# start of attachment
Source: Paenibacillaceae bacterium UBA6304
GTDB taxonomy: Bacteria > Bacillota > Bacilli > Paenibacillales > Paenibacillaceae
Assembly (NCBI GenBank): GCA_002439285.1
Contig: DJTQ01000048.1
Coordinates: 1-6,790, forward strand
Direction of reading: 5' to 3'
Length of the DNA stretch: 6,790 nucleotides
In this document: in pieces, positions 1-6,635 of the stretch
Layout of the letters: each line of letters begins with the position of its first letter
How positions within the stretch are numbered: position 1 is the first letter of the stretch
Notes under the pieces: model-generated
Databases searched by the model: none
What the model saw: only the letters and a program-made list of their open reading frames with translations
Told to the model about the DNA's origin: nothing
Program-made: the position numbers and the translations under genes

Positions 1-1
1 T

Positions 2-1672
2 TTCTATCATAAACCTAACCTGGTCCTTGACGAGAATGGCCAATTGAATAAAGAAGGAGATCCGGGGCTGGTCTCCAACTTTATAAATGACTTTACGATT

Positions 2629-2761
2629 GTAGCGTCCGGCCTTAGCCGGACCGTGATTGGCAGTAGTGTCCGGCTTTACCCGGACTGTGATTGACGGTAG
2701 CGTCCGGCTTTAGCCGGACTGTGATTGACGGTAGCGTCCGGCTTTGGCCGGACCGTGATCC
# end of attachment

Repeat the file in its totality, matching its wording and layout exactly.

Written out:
Source: Paenibacillaceae bacterium UBA6304
GTDB taxonomy: Bacteria > Bacillota > Bacilli > Paenibacillales > Paenibacillaceae
Assembly (NCBI GenBank): GCA_002439285.1
Contig: DJTQ01000048.1
Coordinates: 1-6,790, forward strand
Direction of reading: 5' to 3'
Length of the DNA stretch: 6,790 nucleotides
In this document: in pieces, positions 1-6,635 of the stretch
Layout of the letters: each line of letters begins with the position of its first letter
How positions within the stretch are numbered: position 1 is the first letter of the stretch
Notes under the pieces: model-generated
Databases searched by the model: none
What the model saw: only the letters and a program-made list of their open reading frames with translations
Told to the model about the DNA's origin: nothing
Program-made: the position numbers and the translations under genes

Positions 1-1
1 T

Positions 2-1672
2 TTCTATCATAAACCTAACCTGGTCCTTGACGAGAATGGCCAATTGAATAAAGAAGGAGATCCGGGGCTGGTCTCCAACTTTATAAATGACTTTACGATT

Positions 2629-2761
2629 GTAGCGTCCGGCCTTAGCCGGACCGTGATTGGCAGTAGTGTCCGGCTTTACCCGGACTGTGATTGACGGTAG
2701 CGTCCGGCTTTAGCCGGACTGTGATTGACGGTAGCGTCCGGCTTTGGCCGGACCGTGATCC